Modulation of Autoimmunity by antigen specific regulatory T cells

Date of Completion

January 2010


Health Sciences, Immunology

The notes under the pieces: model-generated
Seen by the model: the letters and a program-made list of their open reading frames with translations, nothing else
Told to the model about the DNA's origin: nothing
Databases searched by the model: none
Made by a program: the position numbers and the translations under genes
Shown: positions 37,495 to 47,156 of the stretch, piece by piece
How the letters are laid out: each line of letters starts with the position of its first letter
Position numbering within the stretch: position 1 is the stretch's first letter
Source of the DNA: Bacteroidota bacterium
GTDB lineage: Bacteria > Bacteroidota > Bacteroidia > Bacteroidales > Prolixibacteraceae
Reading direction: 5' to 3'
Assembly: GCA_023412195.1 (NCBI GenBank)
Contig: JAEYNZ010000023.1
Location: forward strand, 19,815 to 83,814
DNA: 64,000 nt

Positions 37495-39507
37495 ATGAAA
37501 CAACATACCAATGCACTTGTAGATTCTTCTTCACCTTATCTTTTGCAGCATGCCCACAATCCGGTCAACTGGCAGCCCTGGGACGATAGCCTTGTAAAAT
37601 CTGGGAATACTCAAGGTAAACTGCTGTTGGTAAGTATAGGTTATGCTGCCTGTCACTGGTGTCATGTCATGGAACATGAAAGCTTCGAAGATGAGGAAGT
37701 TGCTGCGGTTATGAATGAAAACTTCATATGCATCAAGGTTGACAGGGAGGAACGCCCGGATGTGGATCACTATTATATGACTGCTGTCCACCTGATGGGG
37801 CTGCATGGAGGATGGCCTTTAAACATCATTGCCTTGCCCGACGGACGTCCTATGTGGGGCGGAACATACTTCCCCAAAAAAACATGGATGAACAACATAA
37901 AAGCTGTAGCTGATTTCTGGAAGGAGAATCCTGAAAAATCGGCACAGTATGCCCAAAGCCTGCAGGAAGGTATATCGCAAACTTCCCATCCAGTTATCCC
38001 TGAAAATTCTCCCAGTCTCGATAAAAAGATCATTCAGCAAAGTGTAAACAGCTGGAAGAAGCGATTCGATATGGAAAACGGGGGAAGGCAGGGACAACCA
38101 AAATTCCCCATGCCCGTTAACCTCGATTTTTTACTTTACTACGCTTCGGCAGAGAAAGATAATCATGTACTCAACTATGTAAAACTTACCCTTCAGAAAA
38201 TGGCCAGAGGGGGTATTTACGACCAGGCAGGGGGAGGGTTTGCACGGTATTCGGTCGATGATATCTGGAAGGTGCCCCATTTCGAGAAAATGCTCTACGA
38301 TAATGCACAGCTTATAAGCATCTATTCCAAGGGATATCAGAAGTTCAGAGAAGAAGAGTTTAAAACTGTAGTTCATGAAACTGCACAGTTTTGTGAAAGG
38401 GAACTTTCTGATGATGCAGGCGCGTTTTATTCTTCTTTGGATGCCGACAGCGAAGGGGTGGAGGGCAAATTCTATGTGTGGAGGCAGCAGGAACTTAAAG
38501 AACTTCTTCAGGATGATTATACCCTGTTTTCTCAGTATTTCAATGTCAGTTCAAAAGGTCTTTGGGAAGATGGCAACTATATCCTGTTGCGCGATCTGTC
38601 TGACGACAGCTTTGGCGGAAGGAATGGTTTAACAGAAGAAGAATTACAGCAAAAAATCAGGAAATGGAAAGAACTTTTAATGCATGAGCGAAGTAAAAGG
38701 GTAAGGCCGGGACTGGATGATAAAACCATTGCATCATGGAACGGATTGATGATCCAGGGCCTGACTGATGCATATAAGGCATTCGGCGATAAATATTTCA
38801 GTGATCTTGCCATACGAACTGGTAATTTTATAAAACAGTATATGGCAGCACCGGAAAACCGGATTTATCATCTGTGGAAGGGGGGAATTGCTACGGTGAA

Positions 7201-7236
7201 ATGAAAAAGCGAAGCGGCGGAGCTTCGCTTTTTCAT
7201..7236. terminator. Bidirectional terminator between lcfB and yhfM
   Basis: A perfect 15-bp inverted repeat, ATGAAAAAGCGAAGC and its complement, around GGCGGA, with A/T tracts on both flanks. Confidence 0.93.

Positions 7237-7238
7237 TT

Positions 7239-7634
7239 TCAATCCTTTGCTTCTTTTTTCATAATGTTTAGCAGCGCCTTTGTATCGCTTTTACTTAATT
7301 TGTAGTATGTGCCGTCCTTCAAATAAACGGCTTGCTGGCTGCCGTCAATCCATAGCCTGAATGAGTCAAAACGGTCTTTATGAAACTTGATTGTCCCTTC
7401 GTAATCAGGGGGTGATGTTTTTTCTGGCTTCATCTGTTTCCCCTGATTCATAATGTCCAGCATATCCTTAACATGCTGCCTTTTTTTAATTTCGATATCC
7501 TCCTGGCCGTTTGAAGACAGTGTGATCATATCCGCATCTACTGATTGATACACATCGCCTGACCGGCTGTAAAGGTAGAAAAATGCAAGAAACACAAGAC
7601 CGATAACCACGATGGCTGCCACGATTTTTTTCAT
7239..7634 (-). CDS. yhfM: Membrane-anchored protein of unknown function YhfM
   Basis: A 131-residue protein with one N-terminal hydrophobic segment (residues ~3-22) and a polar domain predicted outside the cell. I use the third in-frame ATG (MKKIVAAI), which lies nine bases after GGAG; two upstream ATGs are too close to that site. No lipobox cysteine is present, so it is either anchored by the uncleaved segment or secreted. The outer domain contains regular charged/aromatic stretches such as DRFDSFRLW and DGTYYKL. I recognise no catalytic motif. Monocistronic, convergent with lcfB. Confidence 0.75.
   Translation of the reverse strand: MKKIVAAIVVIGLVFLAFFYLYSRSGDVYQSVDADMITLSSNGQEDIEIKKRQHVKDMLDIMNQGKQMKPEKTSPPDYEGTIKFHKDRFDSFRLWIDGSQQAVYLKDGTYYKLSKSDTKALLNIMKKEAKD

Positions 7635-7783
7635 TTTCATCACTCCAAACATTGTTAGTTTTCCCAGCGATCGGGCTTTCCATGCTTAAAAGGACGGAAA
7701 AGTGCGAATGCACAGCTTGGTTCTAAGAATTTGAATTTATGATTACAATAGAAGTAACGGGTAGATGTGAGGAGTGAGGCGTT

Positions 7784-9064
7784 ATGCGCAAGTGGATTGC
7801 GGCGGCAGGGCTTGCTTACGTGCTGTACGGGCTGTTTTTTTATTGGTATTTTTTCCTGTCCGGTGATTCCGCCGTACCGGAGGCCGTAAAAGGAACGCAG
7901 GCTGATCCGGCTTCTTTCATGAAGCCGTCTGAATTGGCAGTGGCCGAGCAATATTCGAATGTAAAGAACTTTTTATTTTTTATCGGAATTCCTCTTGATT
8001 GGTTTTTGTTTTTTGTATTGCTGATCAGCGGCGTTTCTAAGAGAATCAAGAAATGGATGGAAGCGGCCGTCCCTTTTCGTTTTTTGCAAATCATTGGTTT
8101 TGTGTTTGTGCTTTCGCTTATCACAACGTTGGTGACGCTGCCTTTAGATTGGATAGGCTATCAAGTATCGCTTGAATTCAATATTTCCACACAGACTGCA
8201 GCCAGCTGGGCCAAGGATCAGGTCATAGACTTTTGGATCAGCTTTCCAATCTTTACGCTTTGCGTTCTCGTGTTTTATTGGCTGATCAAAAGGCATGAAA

Multiple Sclerosis (MS) is a progressively debilitating human autoimmune disorder mediated by specific CD4+ effector T cells specific for myelin. The murine model for MS is Experimental Autoimmune Encephalomyelitis (EAE), which can be induced by immunizing with Central Nervous System (CNS) autoantigens like Myelin Oligodendrocyte Glycoprotein (MOG). Regulatory T cells have been shown to be very efficient in suppressing autoimmune responses like EAE. Therefore any method that can enhance the number of regulatory T cells or induce antigen-specific regulatory T cells can be extremely beneficial in controlling autoimmune diseases. This work shows, using a murine model of MS, that the Sympathetic Nervous System (SNS) and the Eye can both be used to modulate regulatory T cells in order to counter an autoimmune response: Peripheral ablation of the SNS results in an increase in the number of CD4+ Fox P3+ regulatory T cells, via a TGF-beta dependent mechanism. This enhanced number of CD4+ Fox P3+ regulatory T cells can suppress the induction of MOG induced EAE. An injection of MOG peptide into the ocular anterior chamber, results in the generation of MOG-specific CD4+ and CD8+ regulatory T cells that suppress EAE either at the priming or the chronic phase respectively. The work further shows that the mechanism of action of these eye-induced CD4+ and CD8+ regulatory cells is different and so is their migration pattern into the CNS. Overall, this work defines two unique ways to modulate autoimmunity. ^